The U.S. Supreme Court has ruled against an Indiana farmer who planted genetically modified soybean seeds in violation of his agreement with the seed’s manufacturer.
Hugh Bowman purchased Monsanto‘s (NYSE:MON) Roundup Ready soybeans for his 300 acre farm, agreeing not to collect seeds from the plants for future planting. He then purchased soybean seeds usually used for feed from local grain providers for subsequent plantings, assuming correctly that they would also be Roundup Ready, the Washington Post notes.
Monsanto sued Bowman, alleging that he violated their patent when he used Roundup Ready soybean seeds grown as feed to plant his fields. Bowman countered that the company’s right to tell him how to use the seed ended when be purchased it.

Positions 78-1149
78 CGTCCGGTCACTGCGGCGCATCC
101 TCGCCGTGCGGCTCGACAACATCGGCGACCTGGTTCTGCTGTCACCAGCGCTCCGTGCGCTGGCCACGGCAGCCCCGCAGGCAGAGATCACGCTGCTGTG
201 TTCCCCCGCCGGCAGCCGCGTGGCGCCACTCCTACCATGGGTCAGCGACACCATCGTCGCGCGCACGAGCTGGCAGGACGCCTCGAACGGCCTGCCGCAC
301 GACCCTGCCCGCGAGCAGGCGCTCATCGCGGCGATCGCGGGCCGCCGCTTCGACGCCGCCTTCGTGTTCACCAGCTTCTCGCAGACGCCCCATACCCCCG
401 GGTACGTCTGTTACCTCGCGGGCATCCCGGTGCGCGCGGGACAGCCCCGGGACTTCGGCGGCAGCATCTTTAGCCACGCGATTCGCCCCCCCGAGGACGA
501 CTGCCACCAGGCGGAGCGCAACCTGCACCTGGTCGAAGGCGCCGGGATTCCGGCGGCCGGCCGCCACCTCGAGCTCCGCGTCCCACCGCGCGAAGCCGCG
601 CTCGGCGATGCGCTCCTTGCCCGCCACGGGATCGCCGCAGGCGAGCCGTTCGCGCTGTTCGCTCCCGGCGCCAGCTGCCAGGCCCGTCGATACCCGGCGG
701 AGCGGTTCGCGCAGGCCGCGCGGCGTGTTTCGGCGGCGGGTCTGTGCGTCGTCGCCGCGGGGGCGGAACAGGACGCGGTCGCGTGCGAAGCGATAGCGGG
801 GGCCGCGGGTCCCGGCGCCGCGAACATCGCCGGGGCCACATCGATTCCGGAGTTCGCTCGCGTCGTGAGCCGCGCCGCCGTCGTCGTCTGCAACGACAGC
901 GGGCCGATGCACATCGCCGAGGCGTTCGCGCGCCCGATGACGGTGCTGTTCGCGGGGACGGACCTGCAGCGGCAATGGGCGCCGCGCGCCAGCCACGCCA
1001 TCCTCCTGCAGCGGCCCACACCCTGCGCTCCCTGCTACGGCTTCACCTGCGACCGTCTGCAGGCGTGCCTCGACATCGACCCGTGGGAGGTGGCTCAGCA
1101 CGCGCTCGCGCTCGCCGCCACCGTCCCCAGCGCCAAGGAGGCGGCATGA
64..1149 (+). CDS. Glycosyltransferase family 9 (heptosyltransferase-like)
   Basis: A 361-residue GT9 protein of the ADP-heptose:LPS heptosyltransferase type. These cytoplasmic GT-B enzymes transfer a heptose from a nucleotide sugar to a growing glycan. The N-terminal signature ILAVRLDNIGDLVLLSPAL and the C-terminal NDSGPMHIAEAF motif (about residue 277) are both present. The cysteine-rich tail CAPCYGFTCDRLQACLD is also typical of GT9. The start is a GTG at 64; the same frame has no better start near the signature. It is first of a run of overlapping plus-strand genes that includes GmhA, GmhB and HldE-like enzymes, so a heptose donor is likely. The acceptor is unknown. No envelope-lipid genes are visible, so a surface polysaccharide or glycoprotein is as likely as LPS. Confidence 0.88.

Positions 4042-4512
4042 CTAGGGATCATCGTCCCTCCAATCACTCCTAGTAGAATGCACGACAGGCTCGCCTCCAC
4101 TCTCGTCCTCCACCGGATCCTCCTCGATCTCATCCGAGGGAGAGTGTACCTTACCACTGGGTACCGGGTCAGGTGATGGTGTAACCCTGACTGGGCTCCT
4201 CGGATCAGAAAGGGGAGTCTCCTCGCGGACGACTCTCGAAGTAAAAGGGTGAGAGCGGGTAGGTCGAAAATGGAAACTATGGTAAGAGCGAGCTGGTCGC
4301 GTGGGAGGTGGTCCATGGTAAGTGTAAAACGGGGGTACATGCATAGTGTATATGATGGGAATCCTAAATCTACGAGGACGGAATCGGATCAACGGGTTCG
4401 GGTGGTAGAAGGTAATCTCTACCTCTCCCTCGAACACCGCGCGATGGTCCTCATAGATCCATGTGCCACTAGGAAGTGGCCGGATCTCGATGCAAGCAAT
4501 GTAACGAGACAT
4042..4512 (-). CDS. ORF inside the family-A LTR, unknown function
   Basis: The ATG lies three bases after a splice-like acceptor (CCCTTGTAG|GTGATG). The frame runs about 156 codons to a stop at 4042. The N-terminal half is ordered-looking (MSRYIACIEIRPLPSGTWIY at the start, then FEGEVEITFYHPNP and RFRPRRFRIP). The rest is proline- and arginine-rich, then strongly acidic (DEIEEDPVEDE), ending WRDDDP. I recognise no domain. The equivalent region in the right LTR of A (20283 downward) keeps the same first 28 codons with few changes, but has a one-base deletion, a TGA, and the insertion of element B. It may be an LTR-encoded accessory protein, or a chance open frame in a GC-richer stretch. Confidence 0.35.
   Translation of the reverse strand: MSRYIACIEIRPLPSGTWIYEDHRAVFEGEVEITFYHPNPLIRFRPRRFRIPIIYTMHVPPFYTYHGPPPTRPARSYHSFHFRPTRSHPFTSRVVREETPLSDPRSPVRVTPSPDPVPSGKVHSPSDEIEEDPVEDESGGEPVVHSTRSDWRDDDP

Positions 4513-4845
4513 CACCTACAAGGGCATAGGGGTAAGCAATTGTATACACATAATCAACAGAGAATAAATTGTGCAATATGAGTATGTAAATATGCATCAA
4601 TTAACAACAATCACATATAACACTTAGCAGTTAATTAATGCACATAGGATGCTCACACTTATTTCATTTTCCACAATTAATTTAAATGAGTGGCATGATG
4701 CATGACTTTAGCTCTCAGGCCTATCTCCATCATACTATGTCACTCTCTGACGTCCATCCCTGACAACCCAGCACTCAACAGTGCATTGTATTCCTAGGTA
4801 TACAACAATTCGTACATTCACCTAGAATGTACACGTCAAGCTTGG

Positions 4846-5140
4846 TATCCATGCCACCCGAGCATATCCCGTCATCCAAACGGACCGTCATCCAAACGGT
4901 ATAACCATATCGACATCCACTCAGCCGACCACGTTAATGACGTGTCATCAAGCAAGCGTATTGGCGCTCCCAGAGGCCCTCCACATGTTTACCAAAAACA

The U.S. Court of Appeals for the Federal Circuit ruled in Monsanto’s favor and order the farmer to pay $85,000 in damages. Bowman appealed. The U.S. Supreme Court agreed unanimously with the Appeals Court, holding that Bowman’s use of the seeds would have effectively destroyed Monsanto’s patent.
Last month, two researchers reported that potentially hazardous ingredients in Monsanto’s Roundup pesticide could remain on foods, possibly contributing to a range of diseases.
Shares of Monsanto slipped fractionally in Monday midday trading.